Benito Mussolini

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Benito Mussolini

Benito Amilcare Andrea Mussolini (b. 29 July 1883 in Dovia di Predappio, Italy; d. 28 April 1945 Giulino di Mezzegra, Italy) was an Italian statesman, soldier, teacher, journalist and revolutionary theorist. Known as Il Duce ("The Leader"), he was the founder of Italian Fascism and ruled Italy from 1922 to 1943, and subsequently the Italian Social Republic.


Benito Mussolini full.png
Mussolini pictured in 1935 with his sons Bruno and Vittorio. These were a product of his long-lasting marriage to Rachele Guidi.
Roman salute from Benito Mussolini, standing beside him is Adolf Hitler, 1 September 1937 in München.

Early life

Mussolini was born on 29 July 1883 in Dovia di Predappio, a small town in the province of Forlì in Romagna. Later, during the Fascist era, Predappio was dubbed "Duce's town" and Forlì was called "Duce's city", with pilgrims going to Predappio and Forlì to see the birthplace of Mussolini.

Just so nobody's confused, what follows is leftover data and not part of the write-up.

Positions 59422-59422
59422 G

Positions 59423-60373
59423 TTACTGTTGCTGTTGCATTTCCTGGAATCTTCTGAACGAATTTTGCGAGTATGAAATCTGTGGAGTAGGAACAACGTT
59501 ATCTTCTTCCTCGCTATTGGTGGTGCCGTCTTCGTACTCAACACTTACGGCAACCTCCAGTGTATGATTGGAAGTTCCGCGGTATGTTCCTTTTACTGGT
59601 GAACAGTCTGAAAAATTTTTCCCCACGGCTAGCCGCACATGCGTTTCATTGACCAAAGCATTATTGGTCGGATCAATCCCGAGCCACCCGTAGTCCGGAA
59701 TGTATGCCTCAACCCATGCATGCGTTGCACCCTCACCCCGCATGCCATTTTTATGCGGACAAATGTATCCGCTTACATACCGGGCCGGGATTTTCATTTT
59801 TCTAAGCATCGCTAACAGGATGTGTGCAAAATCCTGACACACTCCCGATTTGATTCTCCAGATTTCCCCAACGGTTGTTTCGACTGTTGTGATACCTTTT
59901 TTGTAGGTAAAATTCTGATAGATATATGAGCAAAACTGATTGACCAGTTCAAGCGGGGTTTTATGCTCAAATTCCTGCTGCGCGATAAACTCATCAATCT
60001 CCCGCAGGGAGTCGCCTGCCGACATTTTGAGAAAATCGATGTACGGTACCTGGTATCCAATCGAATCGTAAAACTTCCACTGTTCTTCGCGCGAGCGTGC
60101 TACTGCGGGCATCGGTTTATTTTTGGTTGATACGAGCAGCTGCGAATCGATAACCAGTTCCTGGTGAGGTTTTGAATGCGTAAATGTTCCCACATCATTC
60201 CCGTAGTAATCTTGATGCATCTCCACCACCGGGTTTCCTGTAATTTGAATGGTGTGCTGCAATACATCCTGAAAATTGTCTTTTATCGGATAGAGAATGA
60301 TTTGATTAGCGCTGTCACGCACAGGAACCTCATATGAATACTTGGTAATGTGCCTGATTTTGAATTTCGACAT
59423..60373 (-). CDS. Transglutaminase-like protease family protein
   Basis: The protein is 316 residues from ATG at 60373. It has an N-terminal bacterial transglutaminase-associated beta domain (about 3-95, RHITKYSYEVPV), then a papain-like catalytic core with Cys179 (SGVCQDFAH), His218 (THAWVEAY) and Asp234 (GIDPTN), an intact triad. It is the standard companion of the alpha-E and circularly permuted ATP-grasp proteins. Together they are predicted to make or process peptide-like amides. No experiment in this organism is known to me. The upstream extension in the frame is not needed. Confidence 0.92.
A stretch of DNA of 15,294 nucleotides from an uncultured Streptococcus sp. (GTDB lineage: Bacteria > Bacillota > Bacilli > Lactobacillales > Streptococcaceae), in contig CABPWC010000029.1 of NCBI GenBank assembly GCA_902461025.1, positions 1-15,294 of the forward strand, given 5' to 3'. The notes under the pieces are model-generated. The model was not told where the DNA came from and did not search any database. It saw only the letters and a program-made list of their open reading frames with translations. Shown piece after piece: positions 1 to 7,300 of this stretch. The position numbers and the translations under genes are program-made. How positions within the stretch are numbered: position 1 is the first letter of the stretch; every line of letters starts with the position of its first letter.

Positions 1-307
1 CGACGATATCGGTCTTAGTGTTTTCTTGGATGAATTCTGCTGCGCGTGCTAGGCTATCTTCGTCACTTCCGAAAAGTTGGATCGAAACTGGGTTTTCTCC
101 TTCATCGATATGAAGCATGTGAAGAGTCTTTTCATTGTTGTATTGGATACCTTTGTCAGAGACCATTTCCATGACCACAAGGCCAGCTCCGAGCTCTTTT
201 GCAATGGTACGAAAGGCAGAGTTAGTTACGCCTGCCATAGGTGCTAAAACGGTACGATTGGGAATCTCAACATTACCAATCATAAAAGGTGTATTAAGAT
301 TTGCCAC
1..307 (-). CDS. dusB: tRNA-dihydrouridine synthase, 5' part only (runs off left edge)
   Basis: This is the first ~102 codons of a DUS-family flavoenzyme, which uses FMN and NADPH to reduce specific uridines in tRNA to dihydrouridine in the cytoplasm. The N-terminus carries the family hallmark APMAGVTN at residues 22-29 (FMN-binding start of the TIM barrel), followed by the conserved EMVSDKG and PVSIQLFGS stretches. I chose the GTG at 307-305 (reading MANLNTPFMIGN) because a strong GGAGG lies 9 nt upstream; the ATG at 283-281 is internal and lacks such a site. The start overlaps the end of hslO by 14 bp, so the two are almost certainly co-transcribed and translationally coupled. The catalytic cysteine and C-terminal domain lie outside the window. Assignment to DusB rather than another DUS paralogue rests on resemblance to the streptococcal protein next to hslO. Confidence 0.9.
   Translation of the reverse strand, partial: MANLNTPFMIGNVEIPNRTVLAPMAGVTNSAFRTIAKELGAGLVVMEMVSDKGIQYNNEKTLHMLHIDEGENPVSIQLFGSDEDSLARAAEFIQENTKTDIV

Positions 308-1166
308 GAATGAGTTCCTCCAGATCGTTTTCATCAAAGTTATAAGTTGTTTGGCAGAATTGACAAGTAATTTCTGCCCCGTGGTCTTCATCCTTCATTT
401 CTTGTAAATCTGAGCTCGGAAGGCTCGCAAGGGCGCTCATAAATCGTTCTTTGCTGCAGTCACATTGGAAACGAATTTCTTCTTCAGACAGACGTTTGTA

Benito Mussolini's father, Alessandro Mussolini, was a blacksmith and a socialist, while his mother, Rosa (née Maltoni), was a devout Catholic schoolteacher. He was baptised at birth. Benito was the eldest of his parents' three children. His siblings Arnaldo and Edvige followed. He qualified as an elementary schoolmaster in July 1901.

In 1902, Mussolini emigrated to Switzerland, partly to avoid compulsory military service. He worked briefly as a stonemason in Geneva, Fribourg and Bern.

Mussolini became active in the Italian socialist movement in Switzerland, working for the paper L'Avvenire del Lavoratore, organizing meetings, giving speeches to workers, and serving as secretary of the Italian workers' union in Lausanne.